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The “average user experience” is a harmful distraction. Focus on extremes instead.

by Jared M. Spool

There is no “average user experience” for your product or service.

There is no “average user” of your product.

Averages don’t exist. They are not a real thing.

Pages don’t load in an average amount of time.

There is no average satisfaction score.

In the U.S., the average shoe size for men is 8¾.

Yet, who do you know that wears an 8¾? Nobody.

What can a shoe manufacturer do knowing that the average is 8¾? Nothing.

Similarly, you can do nothing by knowing the average user’s experience or who the average user is.

Every user is different, and every experience is different.

Averages take humanity out of our work. They ignore the experience of actual people. You can’t tell me what an average user does with your product. The average user isn’t real.

You can, however, tell me about the experience real users have. That’s right, a real person with an authentic experience. Not a mythical average person that doesn’t exist and is impossible to design for.

When we report averages, we’re reporting on no one, nothing. So when we spend time designing for the average experience, we distract ourselves from building something real people will use.

How can we get humanity back into our work?

We get humanity by focusing on real people and their experiences, focusing on the extremes.

Tell me about the person who has had the worst experience you’ve seen with your product. Not an imagined poor experience — an actual poor experience.

Better yet, tell me about the five people who had the worst experiences with your product out of everyone you’ve observed. What was it that made them such poor experiences? Were their experiences identical, dealing with the same issues?

Now, tell me about the person who has had the best experience with your design that you’ve ever seen. Again, not an imagined best experience — the actual best experience you’ve observed.

What made that fantastic experience different than the five worst experiences you observed?

The differences between the extremes are the most interesting.

When we focus on the extremes, we learn something about real people who have bad days and good days. We learn what makes each experience different. We learn what they might have in common.

We can design for real people’s experiences.

We’re making a big mistake when we work in averages.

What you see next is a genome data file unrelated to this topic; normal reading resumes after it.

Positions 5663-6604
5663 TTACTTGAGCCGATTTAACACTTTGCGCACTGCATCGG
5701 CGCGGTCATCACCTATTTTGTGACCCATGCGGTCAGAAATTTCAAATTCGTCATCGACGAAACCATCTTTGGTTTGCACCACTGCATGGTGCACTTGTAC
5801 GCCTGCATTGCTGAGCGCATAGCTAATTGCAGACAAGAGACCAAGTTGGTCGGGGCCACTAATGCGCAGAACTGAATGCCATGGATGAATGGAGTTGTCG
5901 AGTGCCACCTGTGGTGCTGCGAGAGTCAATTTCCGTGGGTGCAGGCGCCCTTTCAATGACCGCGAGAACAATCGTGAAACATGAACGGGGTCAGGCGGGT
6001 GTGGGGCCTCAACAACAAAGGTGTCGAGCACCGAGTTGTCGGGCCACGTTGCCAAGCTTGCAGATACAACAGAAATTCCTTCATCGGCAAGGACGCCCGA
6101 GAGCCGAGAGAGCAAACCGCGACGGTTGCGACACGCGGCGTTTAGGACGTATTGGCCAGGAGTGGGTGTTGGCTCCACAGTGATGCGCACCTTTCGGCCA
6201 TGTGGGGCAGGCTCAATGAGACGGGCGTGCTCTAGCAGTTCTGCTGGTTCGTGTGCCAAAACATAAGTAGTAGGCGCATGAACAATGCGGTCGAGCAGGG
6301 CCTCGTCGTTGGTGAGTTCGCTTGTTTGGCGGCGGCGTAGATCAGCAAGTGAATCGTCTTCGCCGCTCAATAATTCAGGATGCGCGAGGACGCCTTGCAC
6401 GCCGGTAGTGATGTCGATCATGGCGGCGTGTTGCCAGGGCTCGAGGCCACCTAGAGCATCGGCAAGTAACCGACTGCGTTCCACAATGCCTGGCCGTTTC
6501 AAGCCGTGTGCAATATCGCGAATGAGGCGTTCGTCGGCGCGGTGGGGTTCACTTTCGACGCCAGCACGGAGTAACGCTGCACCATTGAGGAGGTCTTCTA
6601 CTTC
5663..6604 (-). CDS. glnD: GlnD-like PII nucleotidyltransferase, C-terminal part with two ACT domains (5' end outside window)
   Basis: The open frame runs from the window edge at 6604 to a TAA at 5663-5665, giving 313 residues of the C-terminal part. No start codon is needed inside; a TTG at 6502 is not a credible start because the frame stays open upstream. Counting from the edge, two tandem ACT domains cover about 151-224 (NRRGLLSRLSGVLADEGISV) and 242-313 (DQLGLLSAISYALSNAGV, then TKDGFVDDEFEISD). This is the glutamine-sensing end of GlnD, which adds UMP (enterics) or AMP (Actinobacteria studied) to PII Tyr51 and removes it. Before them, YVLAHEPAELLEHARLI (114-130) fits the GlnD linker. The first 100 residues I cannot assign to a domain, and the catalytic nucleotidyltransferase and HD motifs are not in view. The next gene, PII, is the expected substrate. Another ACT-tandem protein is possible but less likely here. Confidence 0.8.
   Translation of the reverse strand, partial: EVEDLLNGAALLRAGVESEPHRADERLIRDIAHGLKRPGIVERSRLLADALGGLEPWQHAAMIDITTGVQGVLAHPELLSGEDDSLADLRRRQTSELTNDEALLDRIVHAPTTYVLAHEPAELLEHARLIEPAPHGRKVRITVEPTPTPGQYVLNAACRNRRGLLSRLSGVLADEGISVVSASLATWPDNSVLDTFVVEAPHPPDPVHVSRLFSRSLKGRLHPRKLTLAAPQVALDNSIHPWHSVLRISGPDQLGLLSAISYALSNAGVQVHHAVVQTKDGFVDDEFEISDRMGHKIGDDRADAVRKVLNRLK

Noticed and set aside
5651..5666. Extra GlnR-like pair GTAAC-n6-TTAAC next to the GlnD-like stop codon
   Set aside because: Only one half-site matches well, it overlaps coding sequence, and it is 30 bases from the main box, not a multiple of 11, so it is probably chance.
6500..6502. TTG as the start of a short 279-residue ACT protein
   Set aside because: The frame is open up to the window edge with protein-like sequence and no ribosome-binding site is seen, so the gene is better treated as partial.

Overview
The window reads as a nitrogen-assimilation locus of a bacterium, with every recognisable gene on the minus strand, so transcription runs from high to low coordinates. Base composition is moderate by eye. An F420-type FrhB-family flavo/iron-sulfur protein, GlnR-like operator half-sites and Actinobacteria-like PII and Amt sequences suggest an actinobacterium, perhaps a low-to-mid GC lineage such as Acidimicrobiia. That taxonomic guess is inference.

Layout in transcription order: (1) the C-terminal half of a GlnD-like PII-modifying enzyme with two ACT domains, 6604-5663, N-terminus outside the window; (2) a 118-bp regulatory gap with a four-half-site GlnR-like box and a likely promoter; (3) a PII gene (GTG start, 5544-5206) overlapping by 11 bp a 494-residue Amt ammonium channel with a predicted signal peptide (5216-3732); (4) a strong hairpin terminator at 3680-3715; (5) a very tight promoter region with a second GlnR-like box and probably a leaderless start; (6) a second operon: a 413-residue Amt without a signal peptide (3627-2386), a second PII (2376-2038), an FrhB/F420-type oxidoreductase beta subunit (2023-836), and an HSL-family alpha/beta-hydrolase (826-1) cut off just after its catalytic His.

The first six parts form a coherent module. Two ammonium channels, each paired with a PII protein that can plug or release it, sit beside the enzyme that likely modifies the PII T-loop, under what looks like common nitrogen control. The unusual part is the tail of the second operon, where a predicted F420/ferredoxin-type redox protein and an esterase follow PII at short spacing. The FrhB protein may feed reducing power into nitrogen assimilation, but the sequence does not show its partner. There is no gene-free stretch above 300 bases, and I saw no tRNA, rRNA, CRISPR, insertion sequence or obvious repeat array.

Because the average experience doesn’t exist, we can’t see how to improve it.

If we were to average the five worst experiences with the five best experiences, we’d end up with a single mediocre experience that no real person ever had. And no clue how to make it better.

The extremes are where we see how the design has failed our users. We can see exactly where the design didn’t meet their needs. For example, we can see how what the user knew (or didn’t know) before using our design affected their experience.

By focusing on the extremes instead of the average, we see what we precisely need to do to improve our products and services. We can see what it means to improve people’s lives with better design. That’s what UX leaders do.

Averages are a harmful distraction. Focus on extremes instead.


Strategic Approaches to UX Research Intensive

The alternative to working with an “average user experience” is to have an in-depth understanding of who your users really are. That understanding comes when you up your research game and dive deep into your users’ experiences.

Look closely at our upcoming Strategic Approaches to UX Research intensive, June 3-7, to learn how your team can make this happen. 

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About the Author

Jared M. Spool is a co-founder of Center Centre and the founder of UIE. In 2016, with Dr. Leslie Jensen-Inman, he opened Center Centre, a new design school in Chattanooga, TN to create the next generation of industry-ready UX Designers. They created a revolutionary approach to vocational training, infusing Jared’s decades of UX experience with Leslie’s mastery of experience-based learning methodologies.

Strategic Approaches to UX Research

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